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Britain in Egypt

Egypt held particular interest for Victorians as a strategic gateway to the Orient. The first Arabic-speaking country to experience overlapping colonial encroachments by European powers, Egypt became an autonomous state within the Ottoman Empire under the rule of Muhammad Ali Pasha (1805-1848) and his male successors. From 1852, Britain kept an increased presence in northern Egypt to maintain the overland trade route to India and to oversee the construction of the Cairo–Alexandria railway, the first British railway built on foreign soil. Shortly thereafter, French investors financed the construction of the Suez Canal to connect the Mediterranean and Red Seas. Isma’il Pasha sold Egypt’s shares of the Suez Canal Company to Britain in 1875 in the wake of a financial crisis. Dissatisfaction with European and Ottoman rule led to a nationalist revolt in 1879. The British military occupied Egypt in 1882 to protect financial interests in the country, culminating in a violent war. Britain won, restored the Khedival authority in Cairo, and established a ‘veiled protectorate’ over Ottoman-Egypt until the First World War. The British occupation saw an increase in archaeological fieldwork, tourism, and irrigation projects to boost Egypt’s cotton production and exportation. Egypt declared independence in 1922, although Britain did not withdraw all its troops until after the 1956 Suez Crisis.

Turk the sublime
‘Turk the Sublime!’. Punch: or the London Charivari vol. 110, 16 March 1896, p.110. CUL T992.b.1

This political cartoon features John Bull as a British soldier physically protecting Egypt, who is depicted as the sexualised female object of Orientalist fantasy, passively leaning into Bull’s arms. The Turkish Sultan pleads with Britain ‘to consider whether the time has not now arrived for her return to the arms of her loving uncle.’ Victorians regularly played with gendered tropes to portray Britain as a masculine and heroic saviour, Egypt as feminine and frail, and the Ottoman Empire as weak and in decline. The scene unfolding in front of the Sphinx reflects the appropriation of Egypt’s ancient past during the British occupation of the country.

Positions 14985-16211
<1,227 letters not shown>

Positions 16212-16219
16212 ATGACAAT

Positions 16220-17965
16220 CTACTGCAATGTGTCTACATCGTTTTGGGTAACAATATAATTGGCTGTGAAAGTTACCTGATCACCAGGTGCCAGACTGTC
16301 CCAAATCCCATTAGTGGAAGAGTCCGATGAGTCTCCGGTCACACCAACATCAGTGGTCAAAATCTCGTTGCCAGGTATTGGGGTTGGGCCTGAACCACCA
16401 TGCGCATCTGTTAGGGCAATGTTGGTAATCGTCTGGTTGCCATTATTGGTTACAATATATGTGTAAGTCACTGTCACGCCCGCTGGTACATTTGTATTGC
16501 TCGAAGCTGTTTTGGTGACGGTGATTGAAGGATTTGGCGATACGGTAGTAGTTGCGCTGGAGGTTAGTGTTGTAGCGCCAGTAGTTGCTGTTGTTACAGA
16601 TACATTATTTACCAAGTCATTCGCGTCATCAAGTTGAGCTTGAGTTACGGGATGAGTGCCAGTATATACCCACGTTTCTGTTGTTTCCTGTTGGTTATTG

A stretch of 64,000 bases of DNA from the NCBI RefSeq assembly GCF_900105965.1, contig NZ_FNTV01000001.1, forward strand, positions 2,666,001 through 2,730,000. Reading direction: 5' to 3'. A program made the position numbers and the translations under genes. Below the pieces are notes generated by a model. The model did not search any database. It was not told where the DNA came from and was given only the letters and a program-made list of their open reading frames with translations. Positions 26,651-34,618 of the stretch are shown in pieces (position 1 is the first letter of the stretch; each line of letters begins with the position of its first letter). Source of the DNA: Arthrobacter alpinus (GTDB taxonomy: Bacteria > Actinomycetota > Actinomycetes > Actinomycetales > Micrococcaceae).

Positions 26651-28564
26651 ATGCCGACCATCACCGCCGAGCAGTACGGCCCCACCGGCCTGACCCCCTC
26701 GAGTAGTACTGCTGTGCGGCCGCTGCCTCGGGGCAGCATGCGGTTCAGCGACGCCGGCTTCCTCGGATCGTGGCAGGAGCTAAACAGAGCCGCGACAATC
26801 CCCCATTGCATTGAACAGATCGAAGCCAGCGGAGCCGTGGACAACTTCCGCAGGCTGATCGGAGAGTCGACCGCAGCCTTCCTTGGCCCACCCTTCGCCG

ILN 16.09.1882   Surrender
‘The war in Egypt: Surrender!’. The Illustrated London News vol. 81, no. 2263, 16 September 1882, back supplement. CUL NPR.c.313

The Anglo-Egyptian War lasted from May to August 1882. The Illustrated London News provided sketches every week to keep British audiences updated. This image followed the final conflict at Tell el Kebir which killed 2,000 Egyptians and resulted in the surrender of Colonel Ahmed ‘Urabi’s army. As in iconographic propaganda by the pharaohs showing defeat of their foreign enemies, British forces were represented as victorious on the battlefield to justify their interference.

ILN 26.08.1882
‘On the look-out from the pyramids of Egypt’. The Illustrated London News vol. 81, no. 2260, 26 August 1882, p. 213. CUL NPR.c.313.

British imperial interests ensured that Egypt received a great deal of anthropological attention. The colonial agenda determined Egyptian inferiority according to universal hierarchies of race. Orientalists used the ‘comparative method’ to study the ancient and modern inhabitants of the country, treating Egyptian peasants as passive objects of observation and classification, much like artefacts. This image is from a special series published at the height of the Anglo-Egyptian war entitled ‘Egypt as it is,’ which often objectified locals by placing them next to ancient ruins. It shows Egyptian Bedouin, who often escorted tourists up the pyramids, ‘anxiously looking out, beyond Cairo, for the approach of the British Army.’

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